FATELESSDescribed by the Neue Zürcher Zeitung as being the most cryptic of all major literary works on the Holocaust, Imre Kertész novel Fateless has shocked and impressed readers all over the world. For many years, the author refused to adapt his work for the screen, before agreeing to take on the task after all. Writing the screenplay gave Kertész the freedom to extend his material and inject more autobiographical detail into the story. Based on his original novel, Imre Kertész screenplay (published in Germany in book form as Schritt für Schritt) is a work of art in its own right.
Imre Kertész was a teenager when he survived the concentration camps at Auschwitz-Birkenau and Buchenwald. The ordeal of a fifteen-year-old boy who survived the German death camps is also the subject of this Hungarian Nobel prizewinners major literary work. Told from the point of view of this adolescent boy, this meticulous screen adaptation tells the story of the experiences of the Jewish population in Budapest during the Second World War: from the compulsory purchase and sewing of a yellow star of David onto their clothing, to deportation and their ordeal at Auschwitz, Buchenwald and Zeitz, as well as the liberation of the camps and the return of survivors to post-war Budapest.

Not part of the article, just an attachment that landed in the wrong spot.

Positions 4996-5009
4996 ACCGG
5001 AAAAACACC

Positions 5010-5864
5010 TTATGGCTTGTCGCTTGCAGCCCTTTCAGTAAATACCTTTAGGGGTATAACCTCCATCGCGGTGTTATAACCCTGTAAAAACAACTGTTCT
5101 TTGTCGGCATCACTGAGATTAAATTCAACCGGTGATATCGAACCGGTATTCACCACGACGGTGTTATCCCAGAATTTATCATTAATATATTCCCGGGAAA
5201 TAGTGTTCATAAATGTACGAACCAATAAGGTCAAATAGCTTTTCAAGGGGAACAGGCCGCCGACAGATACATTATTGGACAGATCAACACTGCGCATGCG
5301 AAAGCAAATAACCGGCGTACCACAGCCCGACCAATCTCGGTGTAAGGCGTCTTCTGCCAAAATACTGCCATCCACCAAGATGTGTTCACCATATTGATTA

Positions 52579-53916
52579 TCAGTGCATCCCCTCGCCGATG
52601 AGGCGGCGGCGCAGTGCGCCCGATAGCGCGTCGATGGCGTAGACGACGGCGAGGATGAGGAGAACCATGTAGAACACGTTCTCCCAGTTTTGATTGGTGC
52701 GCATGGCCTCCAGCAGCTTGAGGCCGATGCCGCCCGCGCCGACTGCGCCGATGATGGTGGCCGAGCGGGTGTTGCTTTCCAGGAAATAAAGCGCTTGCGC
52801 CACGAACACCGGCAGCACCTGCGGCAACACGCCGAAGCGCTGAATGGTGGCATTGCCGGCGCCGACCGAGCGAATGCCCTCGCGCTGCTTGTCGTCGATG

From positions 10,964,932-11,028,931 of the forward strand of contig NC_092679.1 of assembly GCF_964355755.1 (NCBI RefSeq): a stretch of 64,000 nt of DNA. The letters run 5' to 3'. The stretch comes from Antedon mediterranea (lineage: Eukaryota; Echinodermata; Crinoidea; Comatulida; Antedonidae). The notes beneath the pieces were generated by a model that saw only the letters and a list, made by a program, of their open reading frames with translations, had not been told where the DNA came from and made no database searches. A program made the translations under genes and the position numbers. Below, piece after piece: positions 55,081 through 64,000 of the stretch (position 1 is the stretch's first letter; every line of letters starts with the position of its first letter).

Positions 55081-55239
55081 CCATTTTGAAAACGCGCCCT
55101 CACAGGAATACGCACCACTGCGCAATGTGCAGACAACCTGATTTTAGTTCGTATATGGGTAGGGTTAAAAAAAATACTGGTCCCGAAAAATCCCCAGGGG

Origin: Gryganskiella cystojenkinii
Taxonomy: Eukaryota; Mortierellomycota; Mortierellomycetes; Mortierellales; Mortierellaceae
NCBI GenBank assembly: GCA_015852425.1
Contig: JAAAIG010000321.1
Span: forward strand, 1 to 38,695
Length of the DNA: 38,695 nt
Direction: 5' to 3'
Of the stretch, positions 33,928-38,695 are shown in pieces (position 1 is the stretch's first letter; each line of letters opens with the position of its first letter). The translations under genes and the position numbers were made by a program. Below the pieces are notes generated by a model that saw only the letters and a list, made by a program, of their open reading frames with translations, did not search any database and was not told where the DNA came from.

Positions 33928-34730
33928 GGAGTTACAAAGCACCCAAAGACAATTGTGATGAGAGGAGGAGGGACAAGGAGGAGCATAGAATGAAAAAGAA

In this way, as the films producer comments, the film adopts a completely different perspective to the one so familiar to us from many other films made about the Holocaust. Instead of looking at things from the outside in a way that has characterised our perception of the Holocaust for the past forty years, it shows events from the point of view of those directly affected by it.